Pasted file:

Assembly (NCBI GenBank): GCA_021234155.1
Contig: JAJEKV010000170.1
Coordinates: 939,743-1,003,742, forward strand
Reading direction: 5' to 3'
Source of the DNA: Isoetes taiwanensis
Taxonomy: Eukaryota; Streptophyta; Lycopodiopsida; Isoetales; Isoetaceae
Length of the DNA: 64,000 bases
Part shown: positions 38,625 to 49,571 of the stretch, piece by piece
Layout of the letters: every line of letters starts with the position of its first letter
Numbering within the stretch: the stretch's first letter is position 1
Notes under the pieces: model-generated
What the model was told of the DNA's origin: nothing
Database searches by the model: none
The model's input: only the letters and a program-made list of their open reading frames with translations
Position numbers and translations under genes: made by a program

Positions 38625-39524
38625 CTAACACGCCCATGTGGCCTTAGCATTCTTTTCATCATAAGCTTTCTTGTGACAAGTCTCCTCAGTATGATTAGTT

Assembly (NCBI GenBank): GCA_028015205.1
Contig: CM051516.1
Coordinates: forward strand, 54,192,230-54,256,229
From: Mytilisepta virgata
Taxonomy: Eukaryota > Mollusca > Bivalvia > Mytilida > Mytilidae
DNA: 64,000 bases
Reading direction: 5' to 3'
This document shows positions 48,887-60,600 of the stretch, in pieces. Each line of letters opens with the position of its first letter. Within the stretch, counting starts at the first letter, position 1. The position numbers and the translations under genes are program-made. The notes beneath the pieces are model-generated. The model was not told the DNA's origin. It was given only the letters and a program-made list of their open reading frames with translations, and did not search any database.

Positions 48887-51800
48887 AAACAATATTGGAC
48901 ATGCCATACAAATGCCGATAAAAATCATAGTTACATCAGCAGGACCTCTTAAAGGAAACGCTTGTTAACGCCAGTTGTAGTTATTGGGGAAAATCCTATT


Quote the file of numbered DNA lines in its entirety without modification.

Assembly (NCBI GenBank): GCA_021234155.1
Contig: JAJEKV010000170.1
Coordinates: 939,743-1,003,742, forward strand
Reading direction: 5' to 3'
Source of the DNA: Isoetes taiwanensis
Taxonomy: Eukaryota; Streptophyta; Lycopodiopsida; Isoetales; Isoetaceae
Length of the DNA: 64,000 bases
Part shown: positions 38,625 to 49,571 of the stretch, piece by piece
Layout of the letters: every line of letters starts with the position of its first letter
Numbering within the stretch: the stretch's first letter is position 1
Notes under the pieces: model-generated
What the model was told of the DNA's origin: nothing
Database searches by the model: none
The model's input: only the letters and a program-made list of their open reading frames with translations
Position numbers and translations under genes: made by a program

Positions 38625-39524
38625 CTAACACGCCCATGTGGCCTTAGCATTCTTTTCATCATAAGCTTTCTTGTGACAAGTCTCCTCAGTATGATTAGTT

Assembly (NCBI GenBank): GCA_028015205.1
Contig: CM051516.1
Coordinates: forward strand, 54,192,230-54,256,229
From: Mytilisepta virgata
Taxonomy: Eukaryota > Mollusca > Bivalvia > Mytilida > Mytilidae
DNA: 64,000 bases
Reading direction: 5' to 3'
This document shows positions 48,887-60,600 of the stretch, in pieces. Each line of letters opens with the position of its first letter. Within the stretch, counting starts at the first letter, position 1. The position numbers and the translations under genes are program-made. The notes beneath the pieces are model-generated. The model was not told the DNA's origin. It was given only the letters and a program-made list of their open reading frames with translations, and did not search any database.

Positions 48887-51800
48887 AAACAATATTGGAC
48901 ATGCCATACAAATGCCGATAAAAATCATAGTTACATCAGCAGGACCTCTTAAAGGAAACGCTTGTTAACGCCAGTTGTAGTTATTGGGGAAAATCCTATT